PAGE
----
We begin the Eucharist during the season of Lent saying, "Bless the Lord who forgives all our sins."

We need this reminder as often as possible - every day would not be too often to hear that God forgives all our sins.  My experience is that many of us are not sure we believe that God forgives all our sins and, furthermore, that most of us need to learn how to forgive ourselves as well.  We carry around these heavy loads and can't put them down for fear of being selfish or being careless or being an even bigger sinner than before.

There are many reasons why we don't trust that God forgives our sins.  Sometimes because we haven't been able to imagine God as other than what our own parents were and we ourselves are - human and fallible with a tendency to hold a grudge.  We may imagine that a God who forgives must be too soft to really be God.  Certainly, we think, a holy God cannot countenance or abide unholiness and so we imagine a mighty and stern God always on the lookout for us missing the mark.  And then holding it against us.

Sometimes we don't understand the nature of forgiveness. We may think that if we forgive someone we are saying that what they did wrong - what they did to us - was ok.   That it was ok to hurt us, it was ok to cheat, it was ok to lie to or about us.  We decide that the only way we will forgive is if the person does about a million things to convince us that he or she is really really sorry, and perhaps we will require some kind of restitution, and even then we may well not actually forgive them.  Because otherwise we're saying it was ok for them to do what they did.  And then they get off the hook somehow.

And then we impute this line of reasoning upon God.  And then we can't grovel enough, and even after we have groveled and said the confession every Sunday and perhaps even participated in the Rite of Reconciliation with a priest who has, in God's name, absolved us, we secretly fear that God is still holding our sins against us.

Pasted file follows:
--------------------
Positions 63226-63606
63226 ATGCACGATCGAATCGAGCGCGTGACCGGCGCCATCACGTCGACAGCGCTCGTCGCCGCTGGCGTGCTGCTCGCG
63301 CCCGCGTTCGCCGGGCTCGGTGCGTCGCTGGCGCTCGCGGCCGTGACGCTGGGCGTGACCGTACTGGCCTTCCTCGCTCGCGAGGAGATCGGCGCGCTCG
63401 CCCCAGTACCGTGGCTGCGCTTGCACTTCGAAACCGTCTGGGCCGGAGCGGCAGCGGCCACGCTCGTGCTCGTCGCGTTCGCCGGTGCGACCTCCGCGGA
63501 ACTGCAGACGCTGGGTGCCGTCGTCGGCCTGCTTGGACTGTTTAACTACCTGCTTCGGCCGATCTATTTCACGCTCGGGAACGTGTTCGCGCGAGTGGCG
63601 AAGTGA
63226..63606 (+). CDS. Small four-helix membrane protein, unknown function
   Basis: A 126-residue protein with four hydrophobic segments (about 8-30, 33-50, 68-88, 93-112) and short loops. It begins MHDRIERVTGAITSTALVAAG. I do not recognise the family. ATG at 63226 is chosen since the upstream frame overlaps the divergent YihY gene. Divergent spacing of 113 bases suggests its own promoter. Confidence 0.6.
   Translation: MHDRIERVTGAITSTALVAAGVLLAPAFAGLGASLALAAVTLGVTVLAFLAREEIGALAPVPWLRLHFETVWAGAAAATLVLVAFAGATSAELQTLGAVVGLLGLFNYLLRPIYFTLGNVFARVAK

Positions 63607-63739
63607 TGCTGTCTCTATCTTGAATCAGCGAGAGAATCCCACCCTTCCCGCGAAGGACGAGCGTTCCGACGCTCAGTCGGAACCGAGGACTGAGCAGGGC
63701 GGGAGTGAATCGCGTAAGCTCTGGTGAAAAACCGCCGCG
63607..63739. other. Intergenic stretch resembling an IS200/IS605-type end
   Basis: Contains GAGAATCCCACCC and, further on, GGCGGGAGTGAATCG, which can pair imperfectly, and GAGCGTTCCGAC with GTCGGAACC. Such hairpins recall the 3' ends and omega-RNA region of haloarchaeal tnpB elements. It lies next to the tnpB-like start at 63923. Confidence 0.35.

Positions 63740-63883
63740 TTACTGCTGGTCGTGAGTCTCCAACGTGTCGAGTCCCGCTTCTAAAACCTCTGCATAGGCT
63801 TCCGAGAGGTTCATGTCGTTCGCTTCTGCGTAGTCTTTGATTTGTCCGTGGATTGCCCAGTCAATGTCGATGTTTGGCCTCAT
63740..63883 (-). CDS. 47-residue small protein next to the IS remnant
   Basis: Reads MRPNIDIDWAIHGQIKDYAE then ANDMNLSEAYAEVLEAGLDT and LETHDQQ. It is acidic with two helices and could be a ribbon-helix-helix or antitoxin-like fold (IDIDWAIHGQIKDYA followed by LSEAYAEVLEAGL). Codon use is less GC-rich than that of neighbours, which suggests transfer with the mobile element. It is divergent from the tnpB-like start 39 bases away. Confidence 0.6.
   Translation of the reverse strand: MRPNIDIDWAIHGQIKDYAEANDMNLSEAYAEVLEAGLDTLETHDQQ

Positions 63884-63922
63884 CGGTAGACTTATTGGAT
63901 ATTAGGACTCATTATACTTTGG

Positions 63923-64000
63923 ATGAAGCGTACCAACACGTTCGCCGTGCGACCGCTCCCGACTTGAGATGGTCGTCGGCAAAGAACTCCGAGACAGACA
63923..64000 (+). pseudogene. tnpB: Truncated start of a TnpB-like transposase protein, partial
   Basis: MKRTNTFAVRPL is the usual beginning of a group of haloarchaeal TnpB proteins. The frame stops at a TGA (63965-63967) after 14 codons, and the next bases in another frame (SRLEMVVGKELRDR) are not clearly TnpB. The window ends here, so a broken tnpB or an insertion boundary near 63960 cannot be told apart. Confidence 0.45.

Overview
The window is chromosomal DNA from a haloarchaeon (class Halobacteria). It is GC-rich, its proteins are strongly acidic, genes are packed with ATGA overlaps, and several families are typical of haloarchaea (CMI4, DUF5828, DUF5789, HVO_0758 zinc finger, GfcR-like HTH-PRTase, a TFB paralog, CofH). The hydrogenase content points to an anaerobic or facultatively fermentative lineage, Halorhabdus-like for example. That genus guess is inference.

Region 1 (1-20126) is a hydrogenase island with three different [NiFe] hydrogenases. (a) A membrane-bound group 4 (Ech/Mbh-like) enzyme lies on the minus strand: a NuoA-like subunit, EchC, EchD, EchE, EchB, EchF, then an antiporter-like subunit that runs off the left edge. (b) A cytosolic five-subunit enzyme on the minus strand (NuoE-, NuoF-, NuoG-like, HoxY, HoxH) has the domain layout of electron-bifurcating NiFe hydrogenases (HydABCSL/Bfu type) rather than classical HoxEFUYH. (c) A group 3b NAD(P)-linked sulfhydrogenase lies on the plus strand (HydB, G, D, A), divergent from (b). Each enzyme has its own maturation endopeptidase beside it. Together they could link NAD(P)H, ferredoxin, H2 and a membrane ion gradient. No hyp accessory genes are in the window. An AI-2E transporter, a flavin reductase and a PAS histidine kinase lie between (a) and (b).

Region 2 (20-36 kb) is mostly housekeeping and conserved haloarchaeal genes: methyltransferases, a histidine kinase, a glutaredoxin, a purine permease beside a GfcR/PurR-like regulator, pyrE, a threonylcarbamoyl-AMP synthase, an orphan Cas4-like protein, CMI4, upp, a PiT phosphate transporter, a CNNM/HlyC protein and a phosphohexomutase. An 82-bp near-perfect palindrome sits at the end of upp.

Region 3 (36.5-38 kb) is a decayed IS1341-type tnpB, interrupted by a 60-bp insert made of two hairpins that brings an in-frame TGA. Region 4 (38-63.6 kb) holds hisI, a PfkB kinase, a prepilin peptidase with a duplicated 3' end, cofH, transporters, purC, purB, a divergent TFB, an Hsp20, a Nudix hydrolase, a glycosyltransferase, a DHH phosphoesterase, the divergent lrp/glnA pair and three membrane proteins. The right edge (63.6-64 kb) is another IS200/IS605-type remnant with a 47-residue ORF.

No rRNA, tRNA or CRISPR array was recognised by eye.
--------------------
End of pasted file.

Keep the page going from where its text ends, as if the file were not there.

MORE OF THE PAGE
But this is not how it works with God.  (And not how it should work with us, either.)  Forgiveness does not mean that the sin was ok.  We still have to live with the consequences of our sins.  We have to repent, to learn from our missing the mark and try to change because of it.  Forgiveness means not carrying that grudge around, not letting someone else's stuff clog us up inside (someone once called it "no longer renting space inside me to someone else's toxic junk").  Letting go, not letting something fester and hold us back from health and wholeness.  God forgives us because God wants for us to be able to be what God made us to be.  And God did not make us to be crushed under a load of guilt and misery.

Christians claim that what we know about God is what we have seen in Jesus Christ, who died for us while we were yet sinners.  Jesus came to reconcile us to one another and to God.  He said, I came that you might have life, and have it abundantly. That means, we have to learn how to forgive and we have to learn how to accept forgiveness.  That is a truth that will set us free.

Bless the Lord who forgives all our sins.  God's mercy endures for ever.


Perpetua said…
Such a helpful post for Lent, Penny. I've spent a lot of time over the years rying to help people to forgive others and themselves and to accept forgiveness and for some it can be one of the hardest things in the world. It's often when they are finally, utterly convinced that God truly does love them that forgiveness can be given and received.
Yep. It takes one to know one - I had to be convinced myself, first!
Kathy Kelly said…
Thanks for this Penny. Mind if I use it for the Adult Sunday School class I'm teaching? It's perfect for where we are in our discussion on forgiveness. I'm also working up a workshop to offer churches on forgiveness including the psychology and theology of the matter. I might use it there as well.
Kathy - I'd be happy for you to use it for your class and wherever else you think it would be appropriate.